The federal government has been advised to in the medium term, pursue policies directed towards spurring the inflows of foreign capital with renewed vigour.
The government was also urged to consider selling assets which could include the privatisation of the Transmission Company of Nigeria, taking the Nigerian National Petroleum Corporation (NNPC) public by selling part of government’s 100 per cent stakes in the state-owned oil company and the sale of railway operation licences to domestic and foreign private operators.
Analysts at the Time Economics, an economic consulting firm stated this in their monthly economic report for August obtained wednesday. Furthermore, they stated that efforts should also be made to fast track the passage of the Petroleum Industry Bill.
“In the long term, efforts should be directed towards structural reforms aimed at diversifying the productive base of the economy while the ever growing informal sector, now estimated at N39 trillion or 42 per cent of Nigeria’s GDP by the NBS should be brought into the formal system,” the report added.
The report noted that a weak medium term outlook for the economy arises from the collapse of public and private investment, and declining consumer expenditure.
“In all, the three drivers of aggregate demand in the economy – public expenditure, private sector investments and consumer spending – remain significantly dampened. We believe the economy contracted again in the second quarter, but expect growth in the third and fourth quarters of the year.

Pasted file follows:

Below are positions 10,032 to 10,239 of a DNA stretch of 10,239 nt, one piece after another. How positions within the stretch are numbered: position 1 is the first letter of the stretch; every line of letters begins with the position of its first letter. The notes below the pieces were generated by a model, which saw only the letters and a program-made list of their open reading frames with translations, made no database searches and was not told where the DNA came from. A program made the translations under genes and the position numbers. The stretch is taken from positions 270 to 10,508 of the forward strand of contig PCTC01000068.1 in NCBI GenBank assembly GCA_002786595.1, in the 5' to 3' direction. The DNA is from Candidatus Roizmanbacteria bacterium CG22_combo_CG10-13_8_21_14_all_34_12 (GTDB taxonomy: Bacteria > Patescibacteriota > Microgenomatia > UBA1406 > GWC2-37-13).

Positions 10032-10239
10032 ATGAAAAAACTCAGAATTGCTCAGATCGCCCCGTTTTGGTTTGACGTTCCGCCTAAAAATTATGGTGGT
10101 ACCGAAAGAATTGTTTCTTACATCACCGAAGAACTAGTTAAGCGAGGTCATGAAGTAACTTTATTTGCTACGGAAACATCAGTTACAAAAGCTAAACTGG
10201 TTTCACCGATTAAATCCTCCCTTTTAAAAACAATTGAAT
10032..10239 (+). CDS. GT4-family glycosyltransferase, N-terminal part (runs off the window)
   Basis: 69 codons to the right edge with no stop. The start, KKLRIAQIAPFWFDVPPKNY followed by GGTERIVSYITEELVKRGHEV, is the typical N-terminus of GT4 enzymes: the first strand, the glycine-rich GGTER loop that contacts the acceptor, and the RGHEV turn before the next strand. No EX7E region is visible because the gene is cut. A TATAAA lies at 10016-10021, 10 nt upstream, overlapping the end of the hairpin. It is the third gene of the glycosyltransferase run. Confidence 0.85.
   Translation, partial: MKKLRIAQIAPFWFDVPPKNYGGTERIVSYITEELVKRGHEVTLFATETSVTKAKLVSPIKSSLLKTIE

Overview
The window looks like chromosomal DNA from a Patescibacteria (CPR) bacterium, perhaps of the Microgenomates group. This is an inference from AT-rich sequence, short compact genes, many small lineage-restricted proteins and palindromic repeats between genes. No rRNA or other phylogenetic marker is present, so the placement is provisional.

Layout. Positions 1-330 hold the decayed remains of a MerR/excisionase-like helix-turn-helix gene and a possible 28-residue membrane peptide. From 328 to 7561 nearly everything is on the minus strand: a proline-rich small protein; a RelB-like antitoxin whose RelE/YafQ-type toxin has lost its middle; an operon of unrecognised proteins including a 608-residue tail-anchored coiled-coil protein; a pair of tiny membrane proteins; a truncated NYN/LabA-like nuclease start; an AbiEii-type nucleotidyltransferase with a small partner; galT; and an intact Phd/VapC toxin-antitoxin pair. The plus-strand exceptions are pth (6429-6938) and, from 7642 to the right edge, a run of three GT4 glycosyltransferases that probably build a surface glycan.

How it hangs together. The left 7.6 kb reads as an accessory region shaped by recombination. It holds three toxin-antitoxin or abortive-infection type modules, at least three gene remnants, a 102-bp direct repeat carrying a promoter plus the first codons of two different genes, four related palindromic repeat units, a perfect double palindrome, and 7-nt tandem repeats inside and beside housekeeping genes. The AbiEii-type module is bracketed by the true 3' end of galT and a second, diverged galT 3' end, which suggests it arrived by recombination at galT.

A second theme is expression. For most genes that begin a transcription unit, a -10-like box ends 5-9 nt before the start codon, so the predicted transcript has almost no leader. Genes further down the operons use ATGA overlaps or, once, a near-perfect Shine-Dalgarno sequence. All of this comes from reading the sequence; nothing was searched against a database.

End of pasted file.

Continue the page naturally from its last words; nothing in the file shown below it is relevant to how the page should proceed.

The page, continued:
“Thus given current conditions of subdued or negative growth coupled with macroeconomic uncertainty and short-term weak outlook, the continuous over reliance on the Central Bank of Nigeria to activate growth is unlikely to yield the desired results,” it added.
According to the analysts, to avoid renewed downward spiral in the second half of the year, government will need to step up the use of fiscal policy tools.
“In the short term, it is right for the government to expand debt, especially foreign debt. It is an attractive proposition given very low international interest rates, long term and concessionary possibilities, and provides dollar revenues. However, the purpose for which the debt is used for have implications for Nigeria’s economic outlook.
” So far, the deficit expenditure has been largely used to cover recurrent expenditure and payment of salaries. This nature of expenditure will not support Nigeria’s growth in the medium term because of its limited effect on private sector investments and job creation,” it added.